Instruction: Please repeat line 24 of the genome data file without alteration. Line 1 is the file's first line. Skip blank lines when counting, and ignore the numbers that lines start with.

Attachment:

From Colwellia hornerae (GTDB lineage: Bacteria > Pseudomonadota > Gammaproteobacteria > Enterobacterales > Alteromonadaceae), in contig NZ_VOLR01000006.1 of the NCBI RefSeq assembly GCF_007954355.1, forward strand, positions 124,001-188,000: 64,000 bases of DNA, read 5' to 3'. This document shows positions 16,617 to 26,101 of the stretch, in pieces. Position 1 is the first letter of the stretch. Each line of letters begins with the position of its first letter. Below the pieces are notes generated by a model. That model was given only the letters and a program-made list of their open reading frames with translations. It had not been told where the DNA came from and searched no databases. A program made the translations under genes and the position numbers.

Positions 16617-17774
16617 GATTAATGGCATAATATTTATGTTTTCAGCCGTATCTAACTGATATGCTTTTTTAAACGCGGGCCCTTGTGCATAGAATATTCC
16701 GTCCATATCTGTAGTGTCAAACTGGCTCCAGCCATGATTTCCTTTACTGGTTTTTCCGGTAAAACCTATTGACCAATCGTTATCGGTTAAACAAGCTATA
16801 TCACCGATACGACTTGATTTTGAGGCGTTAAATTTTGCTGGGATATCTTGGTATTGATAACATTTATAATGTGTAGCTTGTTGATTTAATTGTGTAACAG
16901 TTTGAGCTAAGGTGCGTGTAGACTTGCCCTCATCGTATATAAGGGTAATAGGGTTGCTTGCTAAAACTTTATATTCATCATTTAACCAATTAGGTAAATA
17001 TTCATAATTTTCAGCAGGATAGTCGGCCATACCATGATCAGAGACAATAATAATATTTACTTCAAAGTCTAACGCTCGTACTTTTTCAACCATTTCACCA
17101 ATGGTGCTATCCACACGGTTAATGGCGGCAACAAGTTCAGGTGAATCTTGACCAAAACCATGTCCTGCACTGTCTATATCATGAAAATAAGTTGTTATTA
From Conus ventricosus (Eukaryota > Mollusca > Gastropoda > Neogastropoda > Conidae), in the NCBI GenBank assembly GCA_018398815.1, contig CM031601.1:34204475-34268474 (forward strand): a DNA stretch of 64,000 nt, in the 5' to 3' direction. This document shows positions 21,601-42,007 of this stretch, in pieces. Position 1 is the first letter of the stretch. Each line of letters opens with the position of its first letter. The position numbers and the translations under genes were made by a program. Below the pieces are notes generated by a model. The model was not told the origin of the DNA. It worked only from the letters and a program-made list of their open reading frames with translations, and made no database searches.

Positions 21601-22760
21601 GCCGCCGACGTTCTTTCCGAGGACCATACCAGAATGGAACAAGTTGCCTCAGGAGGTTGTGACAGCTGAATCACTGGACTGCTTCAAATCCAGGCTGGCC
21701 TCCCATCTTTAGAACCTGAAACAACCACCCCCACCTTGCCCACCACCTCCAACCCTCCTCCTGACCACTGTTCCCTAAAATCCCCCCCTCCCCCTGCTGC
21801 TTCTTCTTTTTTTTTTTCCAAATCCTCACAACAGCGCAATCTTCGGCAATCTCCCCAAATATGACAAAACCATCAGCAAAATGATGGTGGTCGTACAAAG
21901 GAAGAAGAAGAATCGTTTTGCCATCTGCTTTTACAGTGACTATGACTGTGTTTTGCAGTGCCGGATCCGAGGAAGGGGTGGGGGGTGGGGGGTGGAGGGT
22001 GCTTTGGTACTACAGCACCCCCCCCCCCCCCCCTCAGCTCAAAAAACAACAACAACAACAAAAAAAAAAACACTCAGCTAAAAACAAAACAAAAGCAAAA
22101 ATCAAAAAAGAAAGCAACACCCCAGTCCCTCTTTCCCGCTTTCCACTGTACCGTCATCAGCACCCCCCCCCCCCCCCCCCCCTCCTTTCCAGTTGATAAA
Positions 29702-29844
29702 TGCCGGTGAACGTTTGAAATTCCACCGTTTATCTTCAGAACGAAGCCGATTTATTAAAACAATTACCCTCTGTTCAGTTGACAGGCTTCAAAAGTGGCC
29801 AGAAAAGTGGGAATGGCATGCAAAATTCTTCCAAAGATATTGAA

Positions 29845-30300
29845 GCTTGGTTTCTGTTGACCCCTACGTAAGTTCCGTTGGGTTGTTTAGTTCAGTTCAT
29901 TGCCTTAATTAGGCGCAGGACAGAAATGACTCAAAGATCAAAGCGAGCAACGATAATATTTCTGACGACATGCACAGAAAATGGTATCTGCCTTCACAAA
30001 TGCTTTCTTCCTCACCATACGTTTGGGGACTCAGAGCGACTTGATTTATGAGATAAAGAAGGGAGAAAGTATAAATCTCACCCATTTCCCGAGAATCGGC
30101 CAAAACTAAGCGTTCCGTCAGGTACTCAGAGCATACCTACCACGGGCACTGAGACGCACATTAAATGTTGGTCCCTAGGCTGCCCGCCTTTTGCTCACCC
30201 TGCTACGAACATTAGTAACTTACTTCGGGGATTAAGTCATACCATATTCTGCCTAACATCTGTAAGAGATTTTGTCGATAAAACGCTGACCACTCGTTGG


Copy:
30101 CAAAACTAAGCGTTCCGTCAGGTACTCAGAGCATACCTACCACGGGCACTGAGACGCACATTAAATGTTGGTCCCTAGGCTGCCCGCCTTTTGCTCACCC